Donations down, demand up as United Way doles out $1.5 million

GUELPH – It’s not unusual for demand to be higher than funds available through the local United Way, but this year has been particularly challenging.

“Many individuals are struggling to meet their basic needs, which is resulting in them needing to reach out to community services for assistance,” stated United Way Guelph Wellington Dufferin executive director Glenna Banda in an email. 

“At the same time because of this, many have been reducing their charitable giving.”

On April 16, the organization announced it had invested $1.5 million in 51 programs across Guelph and Wellington and Dufferin counties. But funding requests were much higher – more than twice what was available to distribute.

That “meant some difficult decisions and ultimately a number of programs going without funding,” Banda stated in a news release.

She didn’t say what programs missed out this year, but noted there is an open application process every few years resulting in some turnover of who gets funded.

“This is done so that we can be adaptable to emerging needs in the community,” Banda said.

“So, for example, this allowed us to fund the Sanguen Health Van, which was at risk of closing.”

The van – along with Art Not Shame, Ball 4 All, the Arab Women’s Society of Guelph, and the Orangeville Food Bank – was among the new programs supported through this round of funding.

Sanguen Health Centre community program director Lindsay Sprague expressed appreciation for the funding.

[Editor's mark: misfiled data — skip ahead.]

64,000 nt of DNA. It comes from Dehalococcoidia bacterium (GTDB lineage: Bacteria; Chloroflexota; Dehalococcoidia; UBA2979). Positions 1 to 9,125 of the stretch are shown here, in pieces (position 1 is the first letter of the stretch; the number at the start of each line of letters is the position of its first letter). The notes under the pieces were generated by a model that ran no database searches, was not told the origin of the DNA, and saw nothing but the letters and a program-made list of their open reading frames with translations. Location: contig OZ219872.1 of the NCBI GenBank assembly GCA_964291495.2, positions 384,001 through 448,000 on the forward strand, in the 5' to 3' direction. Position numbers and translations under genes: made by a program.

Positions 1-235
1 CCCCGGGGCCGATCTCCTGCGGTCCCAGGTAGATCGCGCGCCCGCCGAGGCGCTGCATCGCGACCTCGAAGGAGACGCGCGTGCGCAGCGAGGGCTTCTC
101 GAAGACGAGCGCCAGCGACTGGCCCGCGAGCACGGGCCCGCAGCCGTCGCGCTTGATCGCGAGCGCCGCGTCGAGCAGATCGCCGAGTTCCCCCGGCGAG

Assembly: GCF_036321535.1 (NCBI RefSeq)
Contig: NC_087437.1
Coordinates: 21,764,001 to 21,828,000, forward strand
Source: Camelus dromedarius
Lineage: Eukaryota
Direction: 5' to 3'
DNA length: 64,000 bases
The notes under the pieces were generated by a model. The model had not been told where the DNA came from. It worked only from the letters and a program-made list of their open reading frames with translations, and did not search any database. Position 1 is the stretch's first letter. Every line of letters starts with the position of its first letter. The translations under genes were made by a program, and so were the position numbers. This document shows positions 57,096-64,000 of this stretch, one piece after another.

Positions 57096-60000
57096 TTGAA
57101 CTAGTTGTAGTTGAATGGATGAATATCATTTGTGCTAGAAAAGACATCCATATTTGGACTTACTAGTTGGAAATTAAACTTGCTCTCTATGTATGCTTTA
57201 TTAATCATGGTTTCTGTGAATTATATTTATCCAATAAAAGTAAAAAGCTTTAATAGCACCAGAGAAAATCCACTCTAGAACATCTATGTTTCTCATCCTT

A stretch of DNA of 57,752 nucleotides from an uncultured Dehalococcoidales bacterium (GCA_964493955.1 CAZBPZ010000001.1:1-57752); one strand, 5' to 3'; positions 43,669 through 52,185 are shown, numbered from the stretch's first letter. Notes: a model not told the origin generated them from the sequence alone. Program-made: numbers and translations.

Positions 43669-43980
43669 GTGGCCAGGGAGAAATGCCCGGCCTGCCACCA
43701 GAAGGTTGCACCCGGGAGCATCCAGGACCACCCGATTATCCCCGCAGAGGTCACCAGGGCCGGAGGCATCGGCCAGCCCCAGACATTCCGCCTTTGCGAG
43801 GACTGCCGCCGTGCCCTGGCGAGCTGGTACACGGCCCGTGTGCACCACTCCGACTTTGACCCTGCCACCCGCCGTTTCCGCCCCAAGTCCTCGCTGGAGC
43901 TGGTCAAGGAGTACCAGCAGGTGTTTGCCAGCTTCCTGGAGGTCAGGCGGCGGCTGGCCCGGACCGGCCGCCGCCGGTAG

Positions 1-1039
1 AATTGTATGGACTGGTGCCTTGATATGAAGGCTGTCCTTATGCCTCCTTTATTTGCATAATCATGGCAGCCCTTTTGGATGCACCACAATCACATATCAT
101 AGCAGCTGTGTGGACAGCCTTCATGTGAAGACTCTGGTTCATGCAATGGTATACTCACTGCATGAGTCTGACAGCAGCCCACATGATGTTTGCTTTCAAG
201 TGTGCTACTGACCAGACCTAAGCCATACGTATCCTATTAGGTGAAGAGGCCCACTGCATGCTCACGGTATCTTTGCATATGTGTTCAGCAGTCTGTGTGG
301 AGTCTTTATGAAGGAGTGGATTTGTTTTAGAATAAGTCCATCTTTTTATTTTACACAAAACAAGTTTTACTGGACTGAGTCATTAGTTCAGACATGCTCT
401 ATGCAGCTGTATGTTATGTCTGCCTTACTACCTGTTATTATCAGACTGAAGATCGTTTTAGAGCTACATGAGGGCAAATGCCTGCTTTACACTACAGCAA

“With this generous support we can continue to offer nursing care, social support, peer support and harm reduction support to individuals within the city of Guelph and throughout the county at a time when so many community members are in need,” Sprague stated in the release.

Banda said the United Way looks for the biggest bang for its buck when deciding what to fund.

“We have an overarching community impact strategy that prioritizes areas that we fund based on community data,” she explained.

“Then we engage with those who are closest to those issues, including individuals with lived experience, to help us review funding applications and decide how to allocate the funds within those areas.”

Funds are invested based on identified community needs through five funding streams – From Poverty to Possibility; Healthy People, Thriving Communities; All That Kids Can Be; Rural Communities; and Equity, Diversity and Inclusion – to support collective approaches to solving a number of critical and complex issues. Grants are issued for two-year terms.

Demand exceeding need isn’t unique to United Way, said Banda, referencing a 2024 “Giving Report” from CanadaHelps.

The number of Canadians charitably donating has declined again for the 11th year running, Banda said, adding people are increasingly disconnected and thus less likely to give money or time.

“As well, more than half of charities are unable to meet current levels of demand,” she said. 

“We are seeing this at United Way. Hybrid work and more isolation over the past several years is impacting giving.”

Though the organization runs an annual fundraising campaign, with workplace donations making up a significant portion of the contributions, it also accepts donations year-round.

They can be made online at or by calling 519-821-0571.

United Way is “critical” to ensuring programs and services continue operating, Banda stated in the release.

“Community donations fuel this work and we are grateful to those who believe in our vision of a shared responsibility for social good.”